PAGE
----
The Mahabharata of Krishna-Dwaipayana Vyasa, Volume 2 eBook

This eBook from the Gutenberg Project consists of approximately 1,984 pages of information about The Mahabharata of Krishna-Dwaipayana Vyasa, Volume 2.
was anarchy in the kingdom and the chief of the gods poured not a drop of rain (on the realm).’  The subjects then, afflicted by fear of hunger, hastened to me and said, ’Thy subjects are on the point of being exterminated.  Be thou our king for the sake of our good.  Dispel this drought.  Blessed be thou, O perpetuator of Santanu’s race.  Thy subjects are being greatly afflicted by severe and frightful maladies.  Very few of them are still alive.  It behoveth thee, O son of Ganga, to save them.  Dispel these tortures.  O hero, cherish thy subjects righteously.  When thou art alive, let not the kingdom go to destruction.’  Hearing these words of theirs uttered in a weeping voice, my heart was undisturbed.  Remembering the behaviour of good, I desired to maintain my vow.  Then, O king, the citizens, my auspicious mother Kali herself, our servants, the priests and the preceptors (of our house), and many Brahmanas of great learning, all afflicted with great woe, solicited me to occupy the throne.’  And they said, ’When thou art alive, shall the kingdom, ruled by Pratipa (of old), go to ruin?  O thou of magnanimous heart, be thou the king for our good.’  Thus addressed by them, I joined my hands together and, myself filled with grief and greatly afflicted, I represented to them the vow I had made from filial respect.  I repeatedly informed them that for the sake of our race, I had vowed to live with vital seed drawn up and foreswearing the throne.  It was especially for my mother, again, that I did so.  I, therefore, begged them not to put me to the yoke.  I again joined my hands and conciliated my mother, saying, ’O mother, begot by Santanu and being a member of Kuru’s race, I cannot falsify my promise.’  I repeatedly told her this.  And, O king, I said further, It is for thee especially, O mother, that I took this vow; I am verily thy servant and slave, O mother, thou that art distinguished for parental affection.’  Having begged my mother and the people thus, I then solicited the great sage Vyasa for begetting children upon the wives of my brother.  Indeed, O king, both myself and my mother gratified that Rishi.  At last, O king, the Rishi granted our prayers in the matter of the children.  And he begot three sons in all, O best of Bharata’s race.  Thy father was born blind, and in consequence of this congenital defect of a sense, he could not become king.  The high-souled and celebrated Pandu became king.  And when Pandu became king, his sons must obtain their paternal inheritance.  O sire, do not quarrel, give them half the kingdom.  When I am alive, what other man is competent to reign?  Do not disregard my words.  I only wish that there should be peace amongst you.  O sire, O king, I make no distinction between thee and then (but love all of you equally).  What I have said unto thee represents also the opinion of thy father, of Gandhari, and also of Vidura.  The words of those that are old should always be listened to.  Do not disregard these words of mine.  Do not destroy all thou hast and the earth also.’”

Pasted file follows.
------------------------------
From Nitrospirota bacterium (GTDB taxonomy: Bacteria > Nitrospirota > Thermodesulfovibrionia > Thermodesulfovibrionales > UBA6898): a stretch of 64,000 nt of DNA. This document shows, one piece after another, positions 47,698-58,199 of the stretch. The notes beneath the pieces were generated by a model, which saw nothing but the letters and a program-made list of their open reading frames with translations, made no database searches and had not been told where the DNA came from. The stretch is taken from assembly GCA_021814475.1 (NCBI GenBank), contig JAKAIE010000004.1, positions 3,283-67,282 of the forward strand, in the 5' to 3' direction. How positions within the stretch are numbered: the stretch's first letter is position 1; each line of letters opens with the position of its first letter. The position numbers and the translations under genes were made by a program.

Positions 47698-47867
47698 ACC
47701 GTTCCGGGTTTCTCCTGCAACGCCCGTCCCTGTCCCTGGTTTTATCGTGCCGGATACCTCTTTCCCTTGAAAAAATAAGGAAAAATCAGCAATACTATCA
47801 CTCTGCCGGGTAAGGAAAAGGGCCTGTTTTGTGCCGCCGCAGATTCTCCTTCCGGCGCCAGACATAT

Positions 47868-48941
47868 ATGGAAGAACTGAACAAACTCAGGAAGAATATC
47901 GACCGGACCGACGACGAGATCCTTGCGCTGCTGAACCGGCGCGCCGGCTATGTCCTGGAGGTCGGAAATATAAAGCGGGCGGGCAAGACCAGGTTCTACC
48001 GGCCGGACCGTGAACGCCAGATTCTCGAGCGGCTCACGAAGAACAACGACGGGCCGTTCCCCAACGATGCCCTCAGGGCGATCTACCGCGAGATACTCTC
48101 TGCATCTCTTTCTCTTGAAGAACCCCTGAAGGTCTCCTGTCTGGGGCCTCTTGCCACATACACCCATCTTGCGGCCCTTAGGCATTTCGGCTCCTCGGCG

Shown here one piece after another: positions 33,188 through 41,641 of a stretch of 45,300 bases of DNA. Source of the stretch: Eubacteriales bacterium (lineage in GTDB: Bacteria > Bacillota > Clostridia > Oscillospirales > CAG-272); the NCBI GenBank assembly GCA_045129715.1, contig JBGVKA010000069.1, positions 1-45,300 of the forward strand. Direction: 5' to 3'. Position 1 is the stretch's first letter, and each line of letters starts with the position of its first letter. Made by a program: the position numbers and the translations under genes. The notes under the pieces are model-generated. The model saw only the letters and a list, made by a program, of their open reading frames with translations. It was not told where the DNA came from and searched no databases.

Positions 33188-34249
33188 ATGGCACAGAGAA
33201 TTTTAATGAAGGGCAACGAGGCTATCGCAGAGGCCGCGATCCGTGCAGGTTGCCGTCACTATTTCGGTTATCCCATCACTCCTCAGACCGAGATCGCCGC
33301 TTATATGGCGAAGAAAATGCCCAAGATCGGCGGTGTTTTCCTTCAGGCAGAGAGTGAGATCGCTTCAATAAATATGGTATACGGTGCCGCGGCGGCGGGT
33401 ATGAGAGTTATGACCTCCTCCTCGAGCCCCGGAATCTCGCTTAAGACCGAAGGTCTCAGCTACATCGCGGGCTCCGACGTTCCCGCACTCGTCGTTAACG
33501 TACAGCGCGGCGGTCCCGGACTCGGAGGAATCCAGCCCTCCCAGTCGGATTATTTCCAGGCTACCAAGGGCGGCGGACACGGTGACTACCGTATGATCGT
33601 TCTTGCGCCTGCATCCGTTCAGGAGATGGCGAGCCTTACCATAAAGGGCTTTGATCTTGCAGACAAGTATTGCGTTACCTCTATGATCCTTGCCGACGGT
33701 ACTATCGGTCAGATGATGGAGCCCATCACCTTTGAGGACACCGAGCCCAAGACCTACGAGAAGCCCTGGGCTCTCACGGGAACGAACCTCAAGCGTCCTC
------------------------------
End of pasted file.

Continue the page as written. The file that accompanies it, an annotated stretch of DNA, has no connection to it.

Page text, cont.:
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The Mahabharata of Krishna-Dwaipayana Vyasa, Volume 2 from Project Gutenberg. Public domain.
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